Video Laryngoscopy vs Direct Laryngoscopy on Successful First-Pass Orotracheal Intubation Among ICU Patients A Randomized Clinical Trial , by Jean Baptiste Lascarrou et al .
Intubation! Source of love and hate since the 50s. You feel like the coolest guy in town every difficult airway you managed brilliantly like a Jedi master. All right! Send me another one! Cool! Chest bump! But, if there is one think that can make you feel like crap, is screwing up during an intubation. OK, screwing up might be a poor choice of words, let’s use poor procedural management instead. There are two types of intensivists: those who already failed to perform an intubation, and those who are lying. It’s simple math. Sooner or later, we will feel the taste of poorly digested rocuronium in our mouths. That being said, every tool or strategy that can increase our odds of success during an intubation is welcome.
The use of video laryngoscopy (VL) for orotracheal intubation seems to increase the rate of intubation success in operation rooms, when compared with our good old friend Macintosh laryngoscope (ML). But, a prospective study evaluating the role of VL in the ICU setting was still missing. Well, thanks to our baguette eating friends we now have one. The MACMAN trial (McGrath Mac Videolaryngoscope Versus Macintosh Laryngoscope for Orotracheal Intubation in the Critical Care Unit)  was just published in JAMA. It was a multicenter (7 ICUs in France), randomized, open-label trial, which included all ICU patients that needed orotracheal intubation (wide inclusion criteria = good). They did a pretty good job with the randomization strategy. A block randomization scheme was used, stratified by center and “expert or nonexpert status of the individual performing intubation”. Unfortunately the expert defying criteria did not include any experience with VL (here I mean “real experience”). Every time you play with a new toy there is a learning curve. It’s true for that new PS4 you just bought as it’s true for an astronaut learning how to pilot a space shuttle. But we will come back to this.
All physicians were trained in the use of the VL and the intubation protocol was the same for both groups. Preoxygenation [checked]; induction with hypnotic + neuromuscular blocking agent and no opioids (I’m loving this) [checked]; the intubation device was randomly chosen (VL vs ML) [checked]; tube position [checked]. If the first-pass attempt failed, the physician could choose between repeat laryngoscopy or an alternative intubation technique. The primary outcome was the proportion of first-pass success. With an expected 65% success rate for the ML group, with an alpha of 5%, power of 90% and assuming that VL would increase the success rate to 80%, 185 patients/arm were needed. Both intention-to-treat and per-protocol analysis were done.
What they found
The patients’ baseline characteristics are shown below. Both groups were well balanced, except for a slightly unbalances in BMI>26, Mallampati score and thyromental distance.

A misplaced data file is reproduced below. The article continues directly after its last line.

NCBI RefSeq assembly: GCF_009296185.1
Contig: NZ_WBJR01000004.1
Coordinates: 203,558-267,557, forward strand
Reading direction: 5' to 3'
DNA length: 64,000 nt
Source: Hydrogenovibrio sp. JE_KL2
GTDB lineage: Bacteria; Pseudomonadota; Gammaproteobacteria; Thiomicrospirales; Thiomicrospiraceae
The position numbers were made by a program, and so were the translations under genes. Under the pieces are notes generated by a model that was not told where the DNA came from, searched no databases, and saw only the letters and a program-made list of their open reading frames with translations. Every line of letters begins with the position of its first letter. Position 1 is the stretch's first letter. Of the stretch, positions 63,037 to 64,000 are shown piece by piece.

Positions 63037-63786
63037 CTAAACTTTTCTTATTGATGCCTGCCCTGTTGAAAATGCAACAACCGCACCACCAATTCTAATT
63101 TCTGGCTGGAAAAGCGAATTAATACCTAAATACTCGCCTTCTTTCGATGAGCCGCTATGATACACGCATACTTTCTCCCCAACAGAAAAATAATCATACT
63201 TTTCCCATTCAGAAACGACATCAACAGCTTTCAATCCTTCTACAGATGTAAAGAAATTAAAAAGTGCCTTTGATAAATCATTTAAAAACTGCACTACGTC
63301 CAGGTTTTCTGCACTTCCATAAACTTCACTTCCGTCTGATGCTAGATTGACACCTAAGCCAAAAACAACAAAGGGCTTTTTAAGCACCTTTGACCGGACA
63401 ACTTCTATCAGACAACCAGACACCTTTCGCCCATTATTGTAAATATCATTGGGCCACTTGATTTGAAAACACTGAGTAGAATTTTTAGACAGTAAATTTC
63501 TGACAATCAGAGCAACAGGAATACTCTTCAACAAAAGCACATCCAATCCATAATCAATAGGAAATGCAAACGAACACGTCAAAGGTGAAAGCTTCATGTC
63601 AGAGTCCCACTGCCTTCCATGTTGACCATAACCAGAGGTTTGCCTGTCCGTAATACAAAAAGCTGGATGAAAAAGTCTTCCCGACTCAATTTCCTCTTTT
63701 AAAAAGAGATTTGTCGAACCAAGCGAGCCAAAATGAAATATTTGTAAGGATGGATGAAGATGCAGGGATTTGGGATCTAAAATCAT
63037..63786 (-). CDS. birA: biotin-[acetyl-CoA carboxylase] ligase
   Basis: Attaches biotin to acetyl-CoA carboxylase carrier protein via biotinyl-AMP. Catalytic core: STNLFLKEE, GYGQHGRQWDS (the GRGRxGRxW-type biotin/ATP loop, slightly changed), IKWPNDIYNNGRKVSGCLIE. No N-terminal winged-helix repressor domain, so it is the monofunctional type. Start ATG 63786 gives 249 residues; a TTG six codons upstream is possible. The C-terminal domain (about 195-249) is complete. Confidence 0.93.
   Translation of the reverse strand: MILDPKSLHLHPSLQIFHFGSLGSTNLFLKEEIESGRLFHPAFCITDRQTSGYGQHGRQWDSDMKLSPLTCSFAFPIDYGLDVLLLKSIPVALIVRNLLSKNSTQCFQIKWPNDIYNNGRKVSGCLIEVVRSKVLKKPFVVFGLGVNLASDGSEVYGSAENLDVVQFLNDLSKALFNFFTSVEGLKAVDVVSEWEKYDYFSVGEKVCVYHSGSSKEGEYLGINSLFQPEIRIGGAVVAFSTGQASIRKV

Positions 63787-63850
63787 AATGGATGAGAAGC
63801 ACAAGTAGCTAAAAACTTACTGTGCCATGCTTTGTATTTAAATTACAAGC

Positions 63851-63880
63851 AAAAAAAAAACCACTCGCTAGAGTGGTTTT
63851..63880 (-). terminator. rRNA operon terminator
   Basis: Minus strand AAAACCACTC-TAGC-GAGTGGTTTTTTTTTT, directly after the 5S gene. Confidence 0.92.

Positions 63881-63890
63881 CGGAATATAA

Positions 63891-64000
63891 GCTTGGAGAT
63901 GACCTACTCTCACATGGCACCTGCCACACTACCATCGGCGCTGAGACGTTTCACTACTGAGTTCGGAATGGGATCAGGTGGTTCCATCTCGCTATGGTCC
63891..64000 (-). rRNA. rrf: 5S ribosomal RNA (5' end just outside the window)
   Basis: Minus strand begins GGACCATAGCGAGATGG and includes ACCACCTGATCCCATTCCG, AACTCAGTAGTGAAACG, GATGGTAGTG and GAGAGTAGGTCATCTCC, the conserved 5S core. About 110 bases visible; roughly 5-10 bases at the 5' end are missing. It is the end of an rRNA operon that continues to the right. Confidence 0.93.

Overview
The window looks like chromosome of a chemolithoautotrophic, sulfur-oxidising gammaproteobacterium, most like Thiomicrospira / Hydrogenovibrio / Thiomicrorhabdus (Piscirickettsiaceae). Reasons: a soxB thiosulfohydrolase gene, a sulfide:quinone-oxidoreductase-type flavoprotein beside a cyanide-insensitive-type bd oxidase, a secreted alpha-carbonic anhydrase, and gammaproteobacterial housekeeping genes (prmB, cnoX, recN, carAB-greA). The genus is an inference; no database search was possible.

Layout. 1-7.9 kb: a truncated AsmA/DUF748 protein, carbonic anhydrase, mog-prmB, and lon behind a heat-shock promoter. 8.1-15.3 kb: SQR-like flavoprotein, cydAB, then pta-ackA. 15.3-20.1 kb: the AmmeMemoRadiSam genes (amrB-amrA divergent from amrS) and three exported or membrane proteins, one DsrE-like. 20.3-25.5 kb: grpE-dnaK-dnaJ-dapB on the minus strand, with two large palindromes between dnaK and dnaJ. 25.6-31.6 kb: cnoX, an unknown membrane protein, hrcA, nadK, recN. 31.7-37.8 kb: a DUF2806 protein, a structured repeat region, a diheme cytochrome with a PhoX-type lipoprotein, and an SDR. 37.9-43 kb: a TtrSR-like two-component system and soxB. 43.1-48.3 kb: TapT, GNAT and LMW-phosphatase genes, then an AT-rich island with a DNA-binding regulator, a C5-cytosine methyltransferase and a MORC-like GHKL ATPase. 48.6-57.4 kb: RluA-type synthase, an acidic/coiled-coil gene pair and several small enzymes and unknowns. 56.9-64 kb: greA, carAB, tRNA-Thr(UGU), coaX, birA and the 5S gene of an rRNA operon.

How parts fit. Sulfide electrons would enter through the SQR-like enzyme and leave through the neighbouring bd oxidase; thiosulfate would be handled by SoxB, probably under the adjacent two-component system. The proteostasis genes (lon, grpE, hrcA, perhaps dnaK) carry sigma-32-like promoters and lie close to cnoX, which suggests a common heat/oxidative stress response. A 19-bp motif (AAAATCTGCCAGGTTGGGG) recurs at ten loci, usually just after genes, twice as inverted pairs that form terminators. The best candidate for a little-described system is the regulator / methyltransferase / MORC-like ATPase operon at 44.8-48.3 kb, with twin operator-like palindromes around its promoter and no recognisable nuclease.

The first intubation attempts were made by a nonexpert in 83,8% of patients, which I think reflects the reality of most of the hospitals. There were no difference in first pass success between the VL (67,7%) and the ML (70,3%) groups (absolute difference, −2.5% [95% CI, −11.9% to 6.9%]; p = 0.60. These results were sustained even after adjusting for operator expertise and MACOCHA score. If we stop here, you’re probably going to say: “whatever! let’s stay with the good old Mac!”. In the end, this might really be true, however, let’s scrutinize the secondary endpoints.
The first thing that really caught my attention on the table above was the high percentage of Cormack 1 grade in the VL group (75,6%) compared to ML group (52,5). I know we’re discussing secondary endpoints, and here they did not adjusted for multiple comparisons, but even my one-eyed dog can see that the VL group performed better here. Now, take a look at the table below:
We have two valuable informations here: The main reason for intubation failure in the ML group was inability to see the glottis, and in the VL group was failure of tracheal catheterization. This is interesting. Your ability to see the glottis is related to your expertise with the procedure and the equipment you are using, either way, since the groups were balanced regarding the physicians expertise, the difference found between the two groups here might be because it is easier to visualize the glottis with the VL. Now, if you look at failure of tracheal catheterization, 70,7% (VL) vs 23,5% (ML), the only reasonable explanation for this difference is the “new toy learning curve”. Eye-hand coordination, especially when looking through a monitor, is not learned with a few training sessions. And the only good explanation for this difference is the lack of experience with the VL device. How if all physicians were read proficient with the VL? Probably the result would have been different.
Two more things: French doctors love etomidate (used in about 90% of all patients), and who the hell still does Sellick manouver? More than 15% in both groups! C’mon?! In the end, maybe if all physicians were proficient in VL, meaning, had a more extensive practice, instead of few ours at the lab tubing a doll, we could see different results regarding the primary endpoint. However, if we think about mortality, I don’t think any study with this design will show any difference. Maybe in a population with predicted difficult airway? I don’t know. The bottom line is that your eyes can fool you, specially if you are a young Padawan learning how to play with a new toy.
1. Lascarrou JB, Boisrame-Helms J, Bailly A, et al. Video Laryngoscopy vs Direct Laryngoscopy on Successful First-Pass Orotracheal Intubation Among ICU Patients: A Randomized Clinical Trial. JAMA. 2017.